ISLAMABAD (AFP) -After nine years in the political wilderness Pakistan’s former prime minister Benazir Bhutto has entered into a high-stakes political gamble by courting the country’s beleaguered military ruler.
Bhutto secretly met General Pervez Musharraf in Abu Dhabi on July 27 to discuss a power-sharing arrangement, seen by the United States as a way to broaden the political support base of its key ally in the “war on terror.”
A deal could lead to Bhutto’s return to power — but failure would likely mean a continued stay in self-imposed exile.
Yet a deal with the general would also carry risks for the former premier, whose father Zulfikar Ali Bhutto founded Bhutto’s Pakistan People’s Party (PPP) and was hanged by a previous military ruler in 1979.
“This could fragment her party and jeopardize her future political prospects,” political analyst Hasan Askari told AFP.
“She is relying on the United States card hoping that American influence on Musharraf will facilitate her return to Pakistan and perhaps a share in power.”
The general faces opposition from his political allies in the heartland province of Punjab to any agreement with the PPP ahead of a general election due this year.
Askari said Musharraf would not need the PPP’s vote to get elected president from the current parliament, whose tenure expires on November 15.
“Musharraf only wants her party to stay aloof from the opposition when the presidential election takes place sometime between September 15 and October 15. Once he has crossed that bar he will play tough game with her,” Askari predicted.
Bhutto became Pakistan’s first woman prime minister after military dictator Zia-ul-Haq died in plane crash in 1988. She had led her party to victory in elections and rose to power in a deal with the powerful military establishment.
Her relations with the military soured, however, resulting in the dismissal of her corruption-tainted government in 1990.
She regained the top office when her party won the 1993 election, but was sacked over corruption charges three years later.
When Musharraf called parliamentary elections in October 2002, two years after seizing power in a bloodless coup, Bhutto’s party won the most votes and 80 seats in the 342-member National Assembly.
The military strongman ran into a crisis of his own making in March when he moved to unseat chief justice Iftikhar Muhammad Chaudhry, provoking nationwide agitation by lawyers and opposition parties.
In a major blow to the ruler, the Supreme Court on July 20 overturned misconduct charges against Chaudhry and reinstated him.
Continuing bloody unrest in tribal areas bordering Afghanistan and a mini insurgency in southwestern Baluchistan have added to his woes.
So has a spate of revenge suicide attacks over a bloody operation last month against militants holed up in the Red Mosque in Islamabad.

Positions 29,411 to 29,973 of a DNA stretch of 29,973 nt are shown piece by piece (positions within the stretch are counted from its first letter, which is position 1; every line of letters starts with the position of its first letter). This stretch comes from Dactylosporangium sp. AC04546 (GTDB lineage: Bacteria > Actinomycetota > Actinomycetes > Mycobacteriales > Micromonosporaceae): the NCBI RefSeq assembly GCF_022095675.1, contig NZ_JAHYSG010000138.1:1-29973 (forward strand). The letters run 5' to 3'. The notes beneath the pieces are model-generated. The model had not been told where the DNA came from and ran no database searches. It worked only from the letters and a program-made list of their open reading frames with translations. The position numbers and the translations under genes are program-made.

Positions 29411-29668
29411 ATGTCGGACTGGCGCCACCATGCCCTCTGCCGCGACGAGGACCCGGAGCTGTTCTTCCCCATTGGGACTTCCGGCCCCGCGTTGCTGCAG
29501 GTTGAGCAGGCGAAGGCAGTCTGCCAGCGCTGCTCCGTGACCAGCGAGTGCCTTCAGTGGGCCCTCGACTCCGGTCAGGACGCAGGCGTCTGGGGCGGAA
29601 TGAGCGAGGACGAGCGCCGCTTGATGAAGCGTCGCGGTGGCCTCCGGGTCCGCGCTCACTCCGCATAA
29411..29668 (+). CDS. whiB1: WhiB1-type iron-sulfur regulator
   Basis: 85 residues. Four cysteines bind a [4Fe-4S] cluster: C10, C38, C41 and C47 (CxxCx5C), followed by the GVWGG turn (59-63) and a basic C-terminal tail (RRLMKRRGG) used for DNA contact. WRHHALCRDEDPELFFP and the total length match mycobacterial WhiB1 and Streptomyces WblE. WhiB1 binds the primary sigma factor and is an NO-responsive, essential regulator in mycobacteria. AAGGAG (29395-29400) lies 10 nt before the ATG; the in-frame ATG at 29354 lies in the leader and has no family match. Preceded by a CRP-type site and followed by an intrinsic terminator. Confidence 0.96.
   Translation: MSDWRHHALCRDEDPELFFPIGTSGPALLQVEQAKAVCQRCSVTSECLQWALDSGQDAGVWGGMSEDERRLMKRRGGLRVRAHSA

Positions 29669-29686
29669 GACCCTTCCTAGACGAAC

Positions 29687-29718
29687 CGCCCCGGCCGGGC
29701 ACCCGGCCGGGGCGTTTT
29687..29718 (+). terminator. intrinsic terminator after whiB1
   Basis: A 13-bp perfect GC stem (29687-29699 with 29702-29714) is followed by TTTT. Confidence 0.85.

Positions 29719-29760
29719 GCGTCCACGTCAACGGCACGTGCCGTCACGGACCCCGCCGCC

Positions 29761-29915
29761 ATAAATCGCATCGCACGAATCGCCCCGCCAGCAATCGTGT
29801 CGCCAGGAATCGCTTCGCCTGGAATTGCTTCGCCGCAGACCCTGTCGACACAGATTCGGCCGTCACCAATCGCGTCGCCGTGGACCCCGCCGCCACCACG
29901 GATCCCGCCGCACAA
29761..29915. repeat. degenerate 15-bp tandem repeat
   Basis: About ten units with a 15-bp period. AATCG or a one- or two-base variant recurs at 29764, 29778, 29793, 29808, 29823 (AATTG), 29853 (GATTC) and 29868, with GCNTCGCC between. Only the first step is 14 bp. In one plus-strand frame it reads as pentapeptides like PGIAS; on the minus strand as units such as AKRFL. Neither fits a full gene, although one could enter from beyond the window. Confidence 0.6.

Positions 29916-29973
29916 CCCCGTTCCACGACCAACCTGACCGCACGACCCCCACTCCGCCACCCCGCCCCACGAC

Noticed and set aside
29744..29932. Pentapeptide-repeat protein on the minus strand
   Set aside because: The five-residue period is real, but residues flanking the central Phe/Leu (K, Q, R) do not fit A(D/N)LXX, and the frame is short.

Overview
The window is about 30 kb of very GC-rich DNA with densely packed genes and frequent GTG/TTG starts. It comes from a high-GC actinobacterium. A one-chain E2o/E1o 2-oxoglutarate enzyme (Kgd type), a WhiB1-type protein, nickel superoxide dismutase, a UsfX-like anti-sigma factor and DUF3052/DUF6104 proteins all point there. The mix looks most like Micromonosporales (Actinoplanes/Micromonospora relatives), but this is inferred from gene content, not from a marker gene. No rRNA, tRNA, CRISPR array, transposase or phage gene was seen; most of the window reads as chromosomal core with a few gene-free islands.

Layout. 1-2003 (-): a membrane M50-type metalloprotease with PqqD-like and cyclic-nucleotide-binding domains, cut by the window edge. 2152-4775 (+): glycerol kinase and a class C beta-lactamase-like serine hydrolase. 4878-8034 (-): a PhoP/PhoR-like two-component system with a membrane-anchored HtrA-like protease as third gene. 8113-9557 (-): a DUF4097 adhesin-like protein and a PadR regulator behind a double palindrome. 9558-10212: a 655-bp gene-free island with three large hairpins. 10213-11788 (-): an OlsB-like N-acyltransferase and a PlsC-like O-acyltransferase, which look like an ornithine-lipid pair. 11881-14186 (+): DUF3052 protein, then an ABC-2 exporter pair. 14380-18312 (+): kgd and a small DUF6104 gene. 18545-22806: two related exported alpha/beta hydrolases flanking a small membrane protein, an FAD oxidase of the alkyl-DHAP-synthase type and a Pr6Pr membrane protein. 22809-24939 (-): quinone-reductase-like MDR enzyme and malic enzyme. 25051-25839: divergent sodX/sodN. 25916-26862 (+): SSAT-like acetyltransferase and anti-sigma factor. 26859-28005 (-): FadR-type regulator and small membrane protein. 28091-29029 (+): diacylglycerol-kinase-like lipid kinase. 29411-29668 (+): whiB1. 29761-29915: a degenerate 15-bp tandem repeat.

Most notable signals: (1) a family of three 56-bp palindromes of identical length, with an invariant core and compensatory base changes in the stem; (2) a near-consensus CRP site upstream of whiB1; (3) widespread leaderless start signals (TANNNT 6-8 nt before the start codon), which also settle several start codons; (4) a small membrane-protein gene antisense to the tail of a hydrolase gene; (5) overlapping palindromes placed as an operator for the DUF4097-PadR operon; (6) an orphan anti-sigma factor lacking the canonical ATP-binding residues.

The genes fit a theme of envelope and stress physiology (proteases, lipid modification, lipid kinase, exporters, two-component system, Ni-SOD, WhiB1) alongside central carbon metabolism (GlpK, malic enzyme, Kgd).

Some analysts say Musharraf has been weakened by recent events, and Bhutto could put some popular gloss on his presidency.
The worst case scenario for Bhutto is that she supports Musharraf and the newly independent Supreme Court knocks out his re-election bid, Askari said.
Militant sources told AFP that Bhutto would be taking a big risk if she supported Musharraf, who is loathed by extremists for his key role in the US-led fight against terrorism.
Only a day after she praised the Red Mosque operation, her party headquarters was attacked by a lone suicide bomber, killing 15 people, most of them PPP workers.
“She will be an easy target for the militants,” an official of the banned group Jaish-e-Mohammad told AFP.
PPP sources said they opened dialogue with Musharraf because they did not want to give free range to religious extremists.
But Bhutto insists her party is not ready to accept Musharraf as president in uniform. Political commentator Shafqat Mahmood said Bhutto was convinced the military would not cede power because of overwhelming US support.
“She feels that if she loses an opportunity to strike a deal now she will be dealt out of the power game for at least another five years,” he said.
Mahmood said Musharraf “remains the Americans’ best bet in Pakistan as they still believe in a military solution to the problem of Al-Qaeda and Taliban in tribal areas.”
The “grand plan” is that Musharraf be re-elected by the current parliament with the tacit support of Bhutto’s party and then offer the PPP a share in power in a post-election partnership.
“The American game plan is that army chief Musharraf supported by a popular political party takes on Al-Qaeda and Taliban and does the job,” said Mahmood.
Bhutto “thinks this is her best opportunity because both Musharraf and the United States need her and she can get over her legal difficulties and regain power,” Mahmood said.
Bhutto still needs pending corruption cases against her and husband Asif Ali Zardari dropped to pave the way for her return.
A bar on politicians becoming prime minister for a third term, imposed by Musharraf, would also have to be removed.